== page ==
The idea of a planetary tipping point - where ecological systems around the world shift radically and irreversibly into decline - could lead unnecessarily to dangerous complacency or dread of catastrophe, according to an ecologist from The University of Western Australia.
Dr Mike Perring, who took part in an international study, believes such an ecological tipping point is unlikely and that aggregated global-scale ecological change will follow a gradual, smooth pattern.
Dr Perring, from UWA's School of Plant Biology, and researchers at Adelaide University and institutions in the UK and US argue that a planetary tipping point could occur only if ecosystems across Earth responded in similar ways to human pressures or if connections between continents were strong enough to allow rapid diffusion of impacts across the planet.
In an article published in Trends in Ecology and Evolution, Dr Perring and his co-authors argue that a tipping point is unlikely because ecosystems across the globe respond differently to human pressure and because responses of ecosystems on different continents are not strongly connected.
They suggest that the four main drivers of ecosystem change - climate change, land-use change, habitat fragmentation and biodiversity loss - are unlikely to induce a global tipping point. Instead, ecosystems are likely to respond idiosyncratically.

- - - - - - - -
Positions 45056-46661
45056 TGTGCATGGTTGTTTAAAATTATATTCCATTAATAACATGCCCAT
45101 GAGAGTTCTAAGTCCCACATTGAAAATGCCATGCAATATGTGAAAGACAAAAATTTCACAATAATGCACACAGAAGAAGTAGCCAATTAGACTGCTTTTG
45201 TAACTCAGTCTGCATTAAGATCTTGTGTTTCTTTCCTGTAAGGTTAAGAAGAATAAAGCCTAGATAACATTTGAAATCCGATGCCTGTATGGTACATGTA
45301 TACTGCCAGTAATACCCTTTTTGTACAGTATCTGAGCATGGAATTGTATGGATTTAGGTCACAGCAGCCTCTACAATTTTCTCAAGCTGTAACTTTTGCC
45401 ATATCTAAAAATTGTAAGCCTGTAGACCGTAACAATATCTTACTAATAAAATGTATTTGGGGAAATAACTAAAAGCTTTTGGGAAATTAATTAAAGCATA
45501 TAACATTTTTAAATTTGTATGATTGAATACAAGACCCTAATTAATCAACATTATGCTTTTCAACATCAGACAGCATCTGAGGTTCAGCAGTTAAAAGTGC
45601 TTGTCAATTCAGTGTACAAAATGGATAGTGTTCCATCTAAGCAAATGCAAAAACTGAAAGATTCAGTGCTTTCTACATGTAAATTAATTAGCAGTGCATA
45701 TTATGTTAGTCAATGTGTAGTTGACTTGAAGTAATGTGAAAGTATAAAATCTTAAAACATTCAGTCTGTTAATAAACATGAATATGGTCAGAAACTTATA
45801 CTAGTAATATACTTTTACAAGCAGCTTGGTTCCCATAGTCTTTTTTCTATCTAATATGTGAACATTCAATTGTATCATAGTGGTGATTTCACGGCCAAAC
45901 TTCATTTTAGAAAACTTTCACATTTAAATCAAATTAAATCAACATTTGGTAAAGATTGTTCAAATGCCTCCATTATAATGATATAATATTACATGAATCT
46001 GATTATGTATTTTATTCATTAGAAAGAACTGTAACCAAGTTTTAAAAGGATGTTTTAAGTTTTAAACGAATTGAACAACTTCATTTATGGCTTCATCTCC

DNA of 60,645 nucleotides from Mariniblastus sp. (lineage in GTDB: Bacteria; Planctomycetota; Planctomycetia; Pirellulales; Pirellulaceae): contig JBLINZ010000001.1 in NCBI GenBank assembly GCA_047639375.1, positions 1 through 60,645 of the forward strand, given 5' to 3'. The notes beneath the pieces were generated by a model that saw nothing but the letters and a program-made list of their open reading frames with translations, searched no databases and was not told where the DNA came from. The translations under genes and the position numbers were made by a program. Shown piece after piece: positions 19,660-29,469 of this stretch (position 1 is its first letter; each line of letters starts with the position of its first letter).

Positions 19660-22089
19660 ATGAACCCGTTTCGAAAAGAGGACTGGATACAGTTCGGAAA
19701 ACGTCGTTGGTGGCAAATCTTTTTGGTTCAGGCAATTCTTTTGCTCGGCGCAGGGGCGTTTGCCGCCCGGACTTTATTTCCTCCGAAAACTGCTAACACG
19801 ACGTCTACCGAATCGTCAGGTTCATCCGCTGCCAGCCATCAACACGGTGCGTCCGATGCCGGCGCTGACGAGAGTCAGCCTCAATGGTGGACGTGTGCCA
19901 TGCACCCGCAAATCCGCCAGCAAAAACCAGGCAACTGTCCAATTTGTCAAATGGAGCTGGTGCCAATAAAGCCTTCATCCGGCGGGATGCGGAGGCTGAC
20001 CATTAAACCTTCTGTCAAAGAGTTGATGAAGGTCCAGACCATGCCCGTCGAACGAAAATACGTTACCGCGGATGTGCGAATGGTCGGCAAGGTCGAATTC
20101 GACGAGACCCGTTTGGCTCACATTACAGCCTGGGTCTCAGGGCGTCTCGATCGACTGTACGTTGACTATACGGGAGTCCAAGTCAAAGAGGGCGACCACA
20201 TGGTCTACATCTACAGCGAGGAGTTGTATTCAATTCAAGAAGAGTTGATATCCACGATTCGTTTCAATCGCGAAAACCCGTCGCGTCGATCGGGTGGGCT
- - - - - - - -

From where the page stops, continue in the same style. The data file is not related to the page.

The authors concede that there have been planetary tipping points before: coral reef ecosystems disappeared globally and simultaneously during the Triassic-Jurassic transition, perhaps driven by increased ocean acidity and temperature after a massive geological release of carbon dioxide.
Focussing on uncertain future terrestrial changes under-emphasises the degree to which up to four-fifths of land-based ecosystems have already been transformed by human activities, they write.
Instead of being complacent or fearing catastrophe, we should recognise that there is already a human footprint on 83 per cent of the Earth's land surface and concentrate on appropriate conservation efforts at local and regional levels.